A growing number of reports have showed it is in states’ interests to run their own health insurance marketplace.
Most recently, a report from the Urban Institute and the Georgetown Center on Health Insurance Reforms uncovered the primary factors driving states to switch from the HealthCare.gov platform to a full state-based marketplace (SBM). The authors of the report spoke with 22 stakeholders from Nevada, New Jersey, New Mexico, Oregon and Pennsylvania—all states transitioning to an SBM model—to gather evidence.
The most compelling reason the stakeholders gave for transitioning was the prospect of cost savings. Full SBM states pay no user fees to the federal government whereas states depending on the federal platform must pay a fee. Pennsylvania paid as much as $98 million in 2018. State officials believe they can operate a marketplace “better and cheaper” than CMS and direct the cost-savings to programs that will benefit policyholders and expand coverage. Nevada projects that its transition will save the state $19 million.
States also believe operating an SBM will yield immediate operational benefits to provide an improved user experience. Of consumer support one stakeholder said, “There are things we know already, just out of the gate, we will 100% be able to do better.” They say greater access to data and the ability to use it in real time to monitor consumers’ interactions with their website and call center will drive the improved user experience. States currently using Healthcare.gov must rely on the federal government’s willingness to share application and enrollment data. The data sharing thus far has been too aggregated and delayed to be of much use in outreach and enrollment.
Transitioning to an SBM also allow states to create policies that customize the marketplace. States currently are unable to extend their annual enrollment period or special enrollment opportunities or account for state-specific subsidies or laws as they may wish. Stakeholders agreed SBMs are better positioned to counter federal policies that could result in reduced marketplace enrollment or high premiums. For example, recent federal policies cut funding for marketplace outreach and Navigator grants.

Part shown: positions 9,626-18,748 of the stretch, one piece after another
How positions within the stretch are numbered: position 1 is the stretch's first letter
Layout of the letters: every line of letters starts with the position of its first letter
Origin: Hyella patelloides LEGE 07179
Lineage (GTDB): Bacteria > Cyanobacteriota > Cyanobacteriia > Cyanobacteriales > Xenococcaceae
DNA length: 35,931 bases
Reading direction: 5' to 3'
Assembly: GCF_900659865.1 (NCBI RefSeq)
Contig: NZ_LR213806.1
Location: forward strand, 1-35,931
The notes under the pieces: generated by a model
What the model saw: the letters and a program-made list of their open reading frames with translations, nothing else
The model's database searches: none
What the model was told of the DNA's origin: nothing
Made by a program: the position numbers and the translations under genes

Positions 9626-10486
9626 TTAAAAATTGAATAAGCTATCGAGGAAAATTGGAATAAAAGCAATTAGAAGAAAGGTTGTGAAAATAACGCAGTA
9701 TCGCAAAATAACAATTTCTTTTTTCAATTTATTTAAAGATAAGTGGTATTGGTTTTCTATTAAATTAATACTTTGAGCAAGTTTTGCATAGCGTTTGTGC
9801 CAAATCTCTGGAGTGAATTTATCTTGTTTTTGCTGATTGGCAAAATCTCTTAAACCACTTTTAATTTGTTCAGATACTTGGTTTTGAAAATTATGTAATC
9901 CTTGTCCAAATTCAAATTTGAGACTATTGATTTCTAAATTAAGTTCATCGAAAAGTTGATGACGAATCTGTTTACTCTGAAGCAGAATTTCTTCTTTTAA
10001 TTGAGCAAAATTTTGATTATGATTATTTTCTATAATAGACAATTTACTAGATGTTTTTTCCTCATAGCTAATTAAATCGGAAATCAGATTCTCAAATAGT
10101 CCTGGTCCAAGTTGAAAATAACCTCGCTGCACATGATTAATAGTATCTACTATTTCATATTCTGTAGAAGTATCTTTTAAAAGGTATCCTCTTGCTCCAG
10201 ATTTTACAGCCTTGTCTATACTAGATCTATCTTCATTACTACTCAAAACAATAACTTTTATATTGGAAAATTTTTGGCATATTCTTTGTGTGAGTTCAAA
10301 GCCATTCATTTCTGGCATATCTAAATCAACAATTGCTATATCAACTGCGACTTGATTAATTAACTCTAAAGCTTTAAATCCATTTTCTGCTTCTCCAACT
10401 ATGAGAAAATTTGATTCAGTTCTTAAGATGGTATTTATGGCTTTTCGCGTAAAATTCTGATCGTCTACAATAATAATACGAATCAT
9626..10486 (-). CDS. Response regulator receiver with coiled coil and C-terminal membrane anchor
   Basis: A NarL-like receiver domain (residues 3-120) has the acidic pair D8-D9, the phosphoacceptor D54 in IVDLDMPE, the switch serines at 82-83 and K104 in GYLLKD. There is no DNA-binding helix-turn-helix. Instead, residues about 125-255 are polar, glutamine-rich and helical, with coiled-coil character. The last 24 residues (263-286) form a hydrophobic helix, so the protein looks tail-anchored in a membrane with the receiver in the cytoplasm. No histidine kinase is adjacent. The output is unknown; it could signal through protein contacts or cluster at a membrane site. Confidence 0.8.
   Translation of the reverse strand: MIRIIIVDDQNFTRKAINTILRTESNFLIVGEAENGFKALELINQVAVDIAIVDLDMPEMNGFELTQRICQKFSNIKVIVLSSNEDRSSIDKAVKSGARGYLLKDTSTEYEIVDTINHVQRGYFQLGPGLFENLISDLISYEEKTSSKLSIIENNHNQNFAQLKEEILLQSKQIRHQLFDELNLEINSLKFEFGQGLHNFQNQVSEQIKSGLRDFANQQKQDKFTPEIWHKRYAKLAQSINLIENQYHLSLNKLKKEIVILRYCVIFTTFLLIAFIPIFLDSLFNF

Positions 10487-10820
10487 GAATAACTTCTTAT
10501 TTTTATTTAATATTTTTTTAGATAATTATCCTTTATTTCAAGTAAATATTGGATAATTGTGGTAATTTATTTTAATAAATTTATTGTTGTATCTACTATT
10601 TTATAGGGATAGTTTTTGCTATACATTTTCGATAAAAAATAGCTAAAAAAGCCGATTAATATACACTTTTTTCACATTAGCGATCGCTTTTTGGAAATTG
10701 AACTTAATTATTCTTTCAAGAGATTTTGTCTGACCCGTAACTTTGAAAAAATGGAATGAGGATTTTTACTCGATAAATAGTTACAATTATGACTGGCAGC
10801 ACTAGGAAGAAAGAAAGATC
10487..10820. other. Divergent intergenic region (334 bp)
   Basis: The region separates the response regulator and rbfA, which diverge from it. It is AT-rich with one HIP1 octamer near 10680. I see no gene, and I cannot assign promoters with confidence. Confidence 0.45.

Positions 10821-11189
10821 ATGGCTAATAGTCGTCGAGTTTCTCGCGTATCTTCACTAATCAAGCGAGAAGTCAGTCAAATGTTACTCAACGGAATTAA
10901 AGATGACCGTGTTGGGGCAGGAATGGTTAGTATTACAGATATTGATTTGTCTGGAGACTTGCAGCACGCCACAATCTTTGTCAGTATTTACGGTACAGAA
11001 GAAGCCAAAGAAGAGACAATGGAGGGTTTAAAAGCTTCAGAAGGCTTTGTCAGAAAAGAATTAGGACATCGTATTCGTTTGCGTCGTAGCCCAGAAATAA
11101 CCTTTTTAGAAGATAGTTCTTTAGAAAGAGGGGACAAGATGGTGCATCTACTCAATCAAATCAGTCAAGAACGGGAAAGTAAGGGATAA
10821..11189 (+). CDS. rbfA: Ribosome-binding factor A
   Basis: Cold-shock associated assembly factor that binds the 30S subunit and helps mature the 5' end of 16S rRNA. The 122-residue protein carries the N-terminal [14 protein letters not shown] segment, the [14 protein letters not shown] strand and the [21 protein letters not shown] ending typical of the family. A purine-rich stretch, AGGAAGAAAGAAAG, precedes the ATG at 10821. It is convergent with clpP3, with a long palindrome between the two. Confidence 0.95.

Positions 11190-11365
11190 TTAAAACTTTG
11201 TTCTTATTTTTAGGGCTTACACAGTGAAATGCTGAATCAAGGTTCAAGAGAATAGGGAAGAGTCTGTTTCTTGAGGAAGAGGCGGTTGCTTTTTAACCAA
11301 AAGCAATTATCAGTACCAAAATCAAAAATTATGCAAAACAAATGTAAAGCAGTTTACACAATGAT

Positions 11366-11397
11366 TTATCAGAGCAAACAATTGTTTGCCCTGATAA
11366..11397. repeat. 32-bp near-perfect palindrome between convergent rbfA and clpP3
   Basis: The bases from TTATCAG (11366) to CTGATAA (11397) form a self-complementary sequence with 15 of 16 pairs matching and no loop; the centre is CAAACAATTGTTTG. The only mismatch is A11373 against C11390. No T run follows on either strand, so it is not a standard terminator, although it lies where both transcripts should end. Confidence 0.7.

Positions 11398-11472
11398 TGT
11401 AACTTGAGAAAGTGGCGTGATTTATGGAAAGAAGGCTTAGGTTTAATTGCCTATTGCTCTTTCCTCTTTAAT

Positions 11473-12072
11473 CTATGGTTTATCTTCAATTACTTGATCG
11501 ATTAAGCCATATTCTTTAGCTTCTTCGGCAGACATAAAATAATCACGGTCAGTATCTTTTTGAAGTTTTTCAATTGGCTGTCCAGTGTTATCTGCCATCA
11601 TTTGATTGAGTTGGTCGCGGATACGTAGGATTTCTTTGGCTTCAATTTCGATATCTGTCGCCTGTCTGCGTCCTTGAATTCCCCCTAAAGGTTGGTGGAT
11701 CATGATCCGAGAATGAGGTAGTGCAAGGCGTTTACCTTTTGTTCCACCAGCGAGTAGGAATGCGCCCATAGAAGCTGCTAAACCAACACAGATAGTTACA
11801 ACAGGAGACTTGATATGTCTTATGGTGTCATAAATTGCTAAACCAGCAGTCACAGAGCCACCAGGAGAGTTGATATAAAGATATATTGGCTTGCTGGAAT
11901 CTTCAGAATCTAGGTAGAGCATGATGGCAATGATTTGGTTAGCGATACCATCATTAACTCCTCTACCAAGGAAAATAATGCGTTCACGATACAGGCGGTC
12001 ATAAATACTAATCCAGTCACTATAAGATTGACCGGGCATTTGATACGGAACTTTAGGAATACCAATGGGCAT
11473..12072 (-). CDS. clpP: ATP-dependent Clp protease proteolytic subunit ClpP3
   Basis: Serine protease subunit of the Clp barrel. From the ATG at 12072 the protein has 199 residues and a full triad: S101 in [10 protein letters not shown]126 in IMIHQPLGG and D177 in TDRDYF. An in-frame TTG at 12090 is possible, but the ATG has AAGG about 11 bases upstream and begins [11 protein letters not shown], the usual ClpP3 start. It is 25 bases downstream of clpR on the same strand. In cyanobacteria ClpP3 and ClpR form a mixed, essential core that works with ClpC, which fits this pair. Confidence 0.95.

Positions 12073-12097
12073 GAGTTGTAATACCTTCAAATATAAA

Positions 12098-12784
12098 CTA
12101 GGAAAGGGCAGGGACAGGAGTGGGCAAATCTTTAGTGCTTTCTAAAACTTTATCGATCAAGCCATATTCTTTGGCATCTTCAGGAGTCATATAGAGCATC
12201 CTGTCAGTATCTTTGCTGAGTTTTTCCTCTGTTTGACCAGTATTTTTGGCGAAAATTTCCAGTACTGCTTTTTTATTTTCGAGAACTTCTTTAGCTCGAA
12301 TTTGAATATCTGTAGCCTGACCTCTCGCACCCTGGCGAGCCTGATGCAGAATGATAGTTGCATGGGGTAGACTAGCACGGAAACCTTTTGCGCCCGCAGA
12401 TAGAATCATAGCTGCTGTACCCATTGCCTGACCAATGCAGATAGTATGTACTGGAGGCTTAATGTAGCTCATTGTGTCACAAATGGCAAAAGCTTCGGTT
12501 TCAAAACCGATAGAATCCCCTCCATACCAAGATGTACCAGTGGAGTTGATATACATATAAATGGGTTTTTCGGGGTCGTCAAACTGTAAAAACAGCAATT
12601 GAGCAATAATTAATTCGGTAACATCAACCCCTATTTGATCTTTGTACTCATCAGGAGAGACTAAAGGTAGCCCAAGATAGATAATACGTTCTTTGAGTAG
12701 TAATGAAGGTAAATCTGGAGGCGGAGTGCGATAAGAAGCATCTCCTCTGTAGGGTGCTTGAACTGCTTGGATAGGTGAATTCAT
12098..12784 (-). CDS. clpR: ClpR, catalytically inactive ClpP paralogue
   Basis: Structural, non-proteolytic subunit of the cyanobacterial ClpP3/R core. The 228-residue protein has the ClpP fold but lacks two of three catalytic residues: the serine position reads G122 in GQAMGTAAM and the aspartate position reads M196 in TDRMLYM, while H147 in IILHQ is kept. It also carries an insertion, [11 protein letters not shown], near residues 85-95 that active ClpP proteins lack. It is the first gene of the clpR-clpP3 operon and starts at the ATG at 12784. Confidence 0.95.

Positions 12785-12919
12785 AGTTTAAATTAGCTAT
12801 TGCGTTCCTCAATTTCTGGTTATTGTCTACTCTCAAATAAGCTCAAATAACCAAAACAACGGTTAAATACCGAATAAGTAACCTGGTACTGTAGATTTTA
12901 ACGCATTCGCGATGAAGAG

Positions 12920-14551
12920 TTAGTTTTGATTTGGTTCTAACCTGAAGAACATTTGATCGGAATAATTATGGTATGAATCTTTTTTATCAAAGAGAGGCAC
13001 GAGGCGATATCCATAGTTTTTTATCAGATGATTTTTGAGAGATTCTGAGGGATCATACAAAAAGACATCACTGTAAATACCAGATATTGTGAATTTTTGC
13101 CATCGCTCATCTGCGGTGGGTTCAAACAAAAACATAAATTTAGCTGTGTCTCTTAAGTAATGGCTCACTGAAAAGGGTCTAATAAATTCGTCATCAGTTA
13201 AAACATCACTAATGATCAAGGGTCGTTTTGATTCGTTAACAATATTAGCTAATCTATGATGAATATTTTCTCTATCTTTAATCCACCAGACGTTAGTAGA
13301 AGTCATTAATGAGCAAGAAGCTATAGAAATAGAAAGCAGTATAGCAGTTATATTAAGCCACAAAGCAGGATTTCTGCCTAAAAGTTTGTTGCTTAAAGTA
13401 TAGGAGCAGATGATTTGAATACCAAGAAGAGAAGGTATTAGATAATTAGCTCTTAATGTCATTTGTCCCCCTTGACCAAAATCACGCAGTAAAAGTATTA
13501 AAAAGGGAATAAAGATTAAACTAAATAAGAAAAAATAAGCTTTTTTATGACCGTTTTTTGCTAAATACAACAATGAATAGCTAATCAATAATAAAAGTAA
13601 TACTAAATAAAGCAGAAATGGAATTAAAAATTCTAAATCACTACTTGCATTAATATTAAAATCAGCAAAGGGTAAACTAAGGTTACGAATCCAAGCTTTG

The stakeholders admitted transitioning to a full SBM comes with several risks. First, a switch requires significant investment in lead-time and oversight. Second, insurers must believe and support the change, while consumers come with high expectations of a seamless enrollment experience. Third, the state must be cognizant of a tight budget. Fourth, the state must maintain market stability at a time when federal policy with respect to the Affordable Care Act has been fickle.
Despite the risks, most stakeholders see long-term benefits to running an SBM. They foremost cite state flexibility to make policy decisions to suit the needs of their community and integrate more closely with other state agencies. Interagency coordination to align with other state policy priorities is another major long-term benefit of transitioning to an SBM. Last, stakeholders see SBMs as allowing states to experiment in health policies. For example, several states are considering a “buy in” option for Medicaid, which requires states to be an SBM.
The authors of the report said all eyes will be on Nevada to see how it succeeds in running its own marketplace. If Nevada and other transitioning states prevail, they believe more states depending on the HealthCare.gov platform will consider running their own marketplace to gain greater control and flexibility.